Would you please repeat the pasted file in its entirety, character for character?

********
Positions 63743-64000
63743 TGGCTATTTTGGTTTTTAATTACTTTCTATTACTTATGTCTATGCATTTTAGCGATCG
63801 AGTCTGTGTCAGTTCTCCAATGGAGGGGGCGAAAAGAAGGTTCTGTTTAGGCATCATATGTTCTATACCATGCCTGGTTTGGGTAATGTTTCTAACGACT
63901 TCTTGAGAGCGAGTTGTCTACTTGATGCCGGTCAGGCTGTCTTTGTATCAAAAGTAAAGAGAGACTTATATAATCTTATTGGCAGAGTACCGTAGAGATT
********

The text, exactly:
Positions 63743-64000
63743 TGGCTATTTTGGTTTTTAATTACTTTCTATTACTTATGTCTATGCATTTTAGCGATCG
63801 AGTCTGTGTCAGTTCTCCAATGGAGGGGGCGAAAAGAAGGTTCTGTTTAGGCATCATATGTTCTATACCATGCCTGGTTTGGGTAATGTTTCTAACGACT
63901 TCTTGAGAGCGAGTTGTCTACTTGATGCCGGTCAGGCTGTCTTTGTATCAAAAGTAAAGAGAGACTTATATAATCTTATTGGCAGAGTACCGTAGAGATT